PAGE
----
What can I do if my short-term disability benefit isn’t enough?
Do you know how your short-term disability policy works? For many employees, the only thing they can remember about the plan is that it was discussed during their employee orientation. A short-term disability policy can help employees by paying a percentage of their salary until they can return to work.
How much does short term disability pay?
The average benefit is 60 percent of an employee’s salary. For some employees, this is enough for them until they can return to work or a long-term disability policy kicks in.
What if the benefits aren’t enough?
Some employers will allow employees to take a half-day of vacation pay or sick time to cover the other amount of their salary. Your employer will have more information on whether he or she can provide additional help to cover the other 40 percent of your wages.
Do all employers offer short-term disability policies?
On average, only about 39 percent of workers have this coverage, according to the Bureau of Labor Statistics. About one-third of employees have long-term disability policies in force. Private policies are available, but many employees do not consider it until they need the benefits.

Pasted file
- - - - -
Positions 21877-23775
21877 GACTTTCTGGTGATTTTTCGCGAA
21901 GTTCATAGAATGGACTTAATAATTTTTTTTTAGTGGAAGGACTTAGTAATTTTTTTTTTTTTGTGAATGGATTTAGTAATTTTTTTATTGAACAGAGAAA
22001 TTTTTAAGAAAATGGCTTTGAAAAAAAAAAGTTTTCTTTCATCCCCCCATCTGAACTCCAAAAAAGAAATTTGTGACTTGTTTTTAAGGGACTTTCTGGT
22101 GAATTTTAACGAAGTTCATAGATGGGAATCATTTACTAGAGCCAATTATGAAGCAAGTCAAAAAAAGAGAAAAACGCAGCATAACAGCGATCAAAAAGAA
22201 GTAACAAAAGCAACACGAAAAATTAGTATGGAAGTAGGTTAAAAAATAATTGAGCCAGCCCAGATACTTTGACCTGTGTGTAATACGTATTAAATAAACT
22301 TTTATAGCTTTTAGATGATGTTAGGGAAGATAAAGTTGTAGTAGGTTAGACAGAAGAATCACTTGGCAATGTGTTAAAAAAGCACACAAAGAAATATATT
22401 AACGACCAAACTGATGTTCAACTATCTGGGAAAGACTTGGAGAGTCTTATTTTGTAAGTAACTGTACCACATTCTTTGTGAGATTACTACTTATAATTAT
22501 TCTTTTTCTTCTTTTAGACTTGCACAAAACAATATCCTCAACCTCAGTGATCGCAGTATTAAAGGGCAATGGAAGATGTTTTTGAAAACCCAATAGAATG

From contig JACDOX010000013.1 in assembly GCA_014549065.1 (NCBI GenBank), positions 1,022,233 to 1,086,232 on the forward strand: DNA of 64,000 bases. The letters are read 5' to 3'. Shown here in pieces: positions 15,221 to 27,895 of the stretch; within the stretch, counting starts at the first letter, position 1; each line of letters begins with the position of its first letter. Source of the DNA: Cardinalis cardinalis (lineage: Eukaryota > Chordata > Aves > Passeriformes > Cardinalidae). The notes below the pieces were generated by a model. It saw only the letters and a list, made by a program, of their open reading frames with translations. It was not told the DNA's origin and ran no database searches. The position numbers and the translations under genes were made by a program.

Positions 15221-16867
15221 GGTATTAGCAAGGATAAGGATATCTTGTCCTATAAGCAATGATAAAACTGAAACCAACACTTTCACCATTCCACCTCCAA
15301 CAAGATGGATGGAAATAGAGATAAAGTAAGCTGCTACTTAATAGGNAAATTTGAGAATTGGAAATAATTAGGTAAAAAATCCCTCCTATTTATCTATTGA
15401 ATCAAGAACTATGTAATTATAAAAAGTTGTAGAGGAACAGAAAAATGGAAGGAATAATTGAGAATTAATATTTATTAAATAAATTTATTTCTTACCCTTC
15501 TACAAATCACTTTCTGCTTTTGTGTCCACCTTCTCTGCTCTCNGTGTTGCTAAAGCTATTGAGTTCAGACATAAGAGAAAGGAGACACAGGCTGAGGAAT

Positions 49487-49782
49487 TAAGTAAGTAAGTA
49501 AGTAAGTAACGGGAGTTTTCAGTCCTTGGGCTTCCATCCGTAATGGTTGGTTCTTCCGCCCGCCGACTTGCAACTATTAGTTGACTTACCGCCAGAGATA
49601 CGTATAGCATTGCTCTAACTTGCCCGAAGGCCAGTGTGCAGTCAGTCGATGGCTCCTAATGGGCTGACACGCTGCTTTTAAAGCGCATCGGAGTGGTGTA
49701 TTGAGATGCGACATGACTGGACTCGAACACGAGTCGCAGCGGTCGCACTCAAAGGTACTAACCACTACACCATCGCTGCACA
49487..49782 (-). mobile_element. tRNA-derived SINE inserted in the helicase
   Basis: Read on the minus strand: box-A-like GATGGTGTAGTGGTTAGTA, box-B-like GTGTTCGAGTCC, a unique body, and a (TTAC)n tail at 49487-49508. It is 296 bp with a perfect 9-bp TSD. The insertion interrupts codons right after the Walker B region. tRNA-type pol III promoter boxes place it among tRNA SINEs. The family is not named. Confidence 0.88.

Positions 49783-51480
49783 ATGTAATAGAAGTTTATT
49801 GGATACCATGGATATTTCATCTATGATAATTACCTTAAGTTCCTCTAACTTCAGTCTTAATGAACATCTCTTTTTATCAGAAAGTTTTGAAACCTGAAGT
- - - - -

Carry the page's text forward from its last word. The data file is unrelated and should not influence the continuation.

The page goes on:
When will long-term disability benefits be available?
If you have long-term disability benefits, those generally take effect in about six months. Only about 8 percent of disabled employees will transition to long-term disability benefits at the end of their short-term disability benefits.
For some employees, the short-term or long-term disability benefits they believed they would receive do not materialize. Instead, the employees may find themselves facing a denial of benefits. This is when the advice of an attorney can be helpful. He or she can provide information on filing an appeal for denied benefits.
Source: TIME, “What to Do When Your Short-Term Disability Pay Isn’t Enough,” Beth Pinsker, accessed Aug. 19, 2016